The chief reference librarian for a radio-TV network (Katharine Hepburn) tangles amiably with a “methods engineer” (Spencer Tracy) who installs an electronic brain to improve efficiency in her department. The Broadway comedy of two seasons ago has been turned into a somewhat draggy but pleasant movie.
The two leading players, a bit weatherbeaten but still deft and charming, work engagingly together.
THE GARMENT JUNGLE: Two
or three individual scenes imbued with harsh newsreel clarity fail to atone for the steamy melodrama of this story. Starring Lee J. Cobb, Kerwin Mathews and pneumatic import Gia Scala, it deals with unethical tactics (two murders) used by union busters to stop labor organizing in New York’s dress industry.
HIGH TIDE AT NOON: Nova Scotia is again the setting for a British film by the writer (Neil Paterson) and the director (Philip L.eacock) who helped make 1954’s The Kidnappers so memorable. But their new effort is not nearly so impressive. It tries awkwardly to deal with the hard facts of lobster fishing and to dramatize a soap-operatic romantic triangle. With Alexander Knox, Betta St. John, Michael Craig, Flora Robson.
THE MAN WHO TURNED TO STONE: There haven’t been many worthwhile science-fiction thrillers in recent months, The Incredible Shrinking Man being the best of the crop. The present specimen is a silly, halfhearted fantasy about some eighteenth-century scientists who keep postponing death by draining off the “biolectrical energy” of the young women prisoners they kill.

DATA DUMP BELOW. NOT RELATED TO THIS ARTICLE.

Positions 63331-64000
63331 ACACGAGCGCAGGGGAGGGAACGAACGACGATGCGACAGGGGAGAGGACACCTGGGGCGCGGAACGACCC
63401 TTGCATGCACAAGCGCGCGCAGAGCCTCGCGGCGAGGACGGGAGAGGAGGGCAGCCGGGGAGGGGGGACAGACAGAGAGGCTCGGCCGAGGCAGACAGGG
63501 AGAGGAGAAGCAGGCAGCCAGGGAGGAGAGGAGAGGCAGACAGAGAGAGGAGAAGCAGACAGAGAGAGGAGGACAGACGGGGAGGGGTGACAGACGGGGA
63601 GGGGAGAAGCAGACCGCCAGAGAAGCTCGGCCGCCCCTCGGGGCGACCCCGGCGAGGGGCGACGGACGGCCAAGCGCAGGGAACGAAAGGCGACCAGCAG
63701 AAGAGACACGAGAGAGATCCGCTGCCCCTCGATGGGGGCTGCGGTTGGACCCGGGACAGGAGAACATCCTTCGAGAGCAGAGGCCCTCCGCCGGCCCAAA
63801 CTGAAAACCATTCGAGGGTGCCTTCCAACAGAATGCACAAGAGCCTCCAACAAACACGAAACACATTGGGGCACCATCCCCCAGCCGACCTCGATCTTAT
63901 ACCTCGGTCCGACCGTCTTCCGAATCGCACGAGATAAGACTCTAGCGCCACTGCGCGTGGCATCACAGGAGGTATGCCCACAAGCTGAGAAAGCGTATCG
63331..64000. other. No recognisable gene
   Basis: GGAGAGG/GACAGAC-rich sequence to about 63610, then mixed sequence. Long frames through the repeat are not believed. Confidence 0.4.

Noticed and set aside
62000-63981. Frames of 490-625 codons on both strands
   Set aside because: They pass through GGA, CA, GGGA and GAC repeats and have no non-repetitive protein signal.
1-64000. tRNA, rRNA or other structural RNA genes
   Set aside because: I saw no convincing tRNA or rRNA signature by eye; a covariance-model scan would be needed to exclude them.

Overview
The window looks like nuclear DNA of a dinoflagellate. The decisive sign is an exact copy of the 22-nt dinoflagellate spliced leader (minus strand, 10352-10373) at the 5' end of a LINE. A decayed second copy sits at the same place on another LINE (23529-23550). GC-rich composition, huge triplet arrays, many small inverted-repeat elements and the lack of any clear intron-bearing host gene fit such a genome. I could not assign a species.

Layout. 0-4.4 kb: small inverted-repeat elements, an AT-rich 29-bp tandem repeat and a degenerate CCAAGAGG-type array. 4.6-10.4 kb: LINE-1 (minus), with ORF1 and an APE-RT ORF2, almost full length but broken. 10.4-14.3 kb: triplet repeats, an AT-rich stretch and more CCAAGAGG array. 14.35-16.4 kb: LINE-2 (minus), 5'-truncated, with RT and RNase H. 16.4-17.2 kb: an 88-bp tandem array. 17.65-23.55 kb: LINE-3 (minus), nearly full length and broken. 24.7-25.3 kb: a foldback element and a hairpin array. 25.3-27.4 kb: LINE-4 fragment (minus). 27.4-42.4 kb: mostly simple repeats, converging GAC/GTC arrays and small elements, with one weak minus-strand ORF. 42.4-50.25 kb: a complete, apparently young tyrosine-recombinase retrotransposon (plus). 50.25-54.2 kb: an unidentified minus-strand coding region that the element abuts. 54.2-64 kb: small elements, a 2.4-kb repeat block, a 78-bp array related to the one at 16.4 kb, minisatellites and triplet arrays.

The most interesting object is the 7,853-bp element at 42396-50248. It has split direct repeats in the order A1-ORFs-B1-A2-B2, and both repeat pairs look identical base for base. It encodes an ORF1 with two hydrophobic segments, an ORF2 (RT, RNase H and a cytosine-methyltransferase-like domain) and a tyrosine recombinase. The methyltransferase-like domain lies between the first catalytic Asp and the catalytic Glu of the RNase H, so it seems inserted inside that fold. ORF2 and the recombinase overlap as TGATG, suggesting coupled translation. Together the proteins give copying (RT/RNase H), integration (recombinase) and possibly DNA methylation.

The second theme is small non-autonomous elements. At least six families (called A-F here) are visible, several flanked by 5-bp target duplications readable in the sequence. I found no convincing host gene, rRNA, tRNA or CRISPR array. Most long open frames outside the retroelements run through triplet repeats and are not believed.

THIS COULD BE THE NIGHT: Although heavily in debt to the late Damon Runyon for its world of warmhearted hoodlums, this is a brisk and beguiling comedy. It tells of a sweet little schoolteacher (Jean Simmons) who takes a spare-time job as the boss’s secretary in a raucous night club. Paul Douglas and an interesting young newcomer, Anthony Franciosa, arc the partners who fall under her spell.
THE WAY TO THE GOLD: The old, old story about an ex-convict (Jeffrey Hunter) who knows where a stolen fortune is hidden. In this case the tediousness of the narrative is occasionally relieved by a gallery of interesting minor characters.
GILMOUR’S GUIDE TO THE CURRENT CROP
Abandon Ship!: Drama. Fair.
The Baby and the Battleship: Navy comedy. Good.
Bachelor Party: Drama. Good.
Boy on a Dolphin: Treasure-hunting comedy-drama. Good.
Brothers in Law: Comedy. Good.
The Buster Keaton Story: Biographical comedy-drama. Fair.
Checkpoint: Road-race drama. Fair.
Confidential Report: Mystery. Poor.
Designing Woman: Comedy. Good.
Doctor at Large: Comedy. Good.
Edge of the City: Drama. Good.
Fear Strikes Out: Drama. Good.
Full of Life: Comedy. Good.
Funny Face: Musical. Excellent.
The Gold of Naples: Italian multistory comedy-drama. Good.
The Great Man: Drama. Excellent.
Gunfight at the OK Corral: Western. Good.
The Happy Road: Comedy. Good.
Hot Summer Night: Crime drama. Fair.
House of Ricordi: Italy opera festival. Dull story; fine singing.
House of Secrets: Crime drama. Fair.
The Incredible Shrinking Man: Sciencefiction thriller. Excellent.
Joe Butterfly: Comedy. Fair.
The Killing: Crime drama. Excellent.
The Little Hut: Comedy. Poor.
Love in the Afternoon: Comedy. Good.
Maddalena: Drama. Fair.
Men in War: War drama. Fair.
The Monte Carlo Story: Romantic comedy-drama. Fair.
Paris Does Strange Things: Romantic comedy. Poor.
Public Pigeon No. 1: Comedy. Poor.
The Rainmaker: Comedy-drama. Good. The River’s Edge: Action. Fair.
The Silent World: Undersea true-life drama in color. Tops.
Silk Stockings: Musical. Good.
The Spanish Gardener: Drama. Good. The Spirit of St. Louis: Biographical aviation drama. Good.
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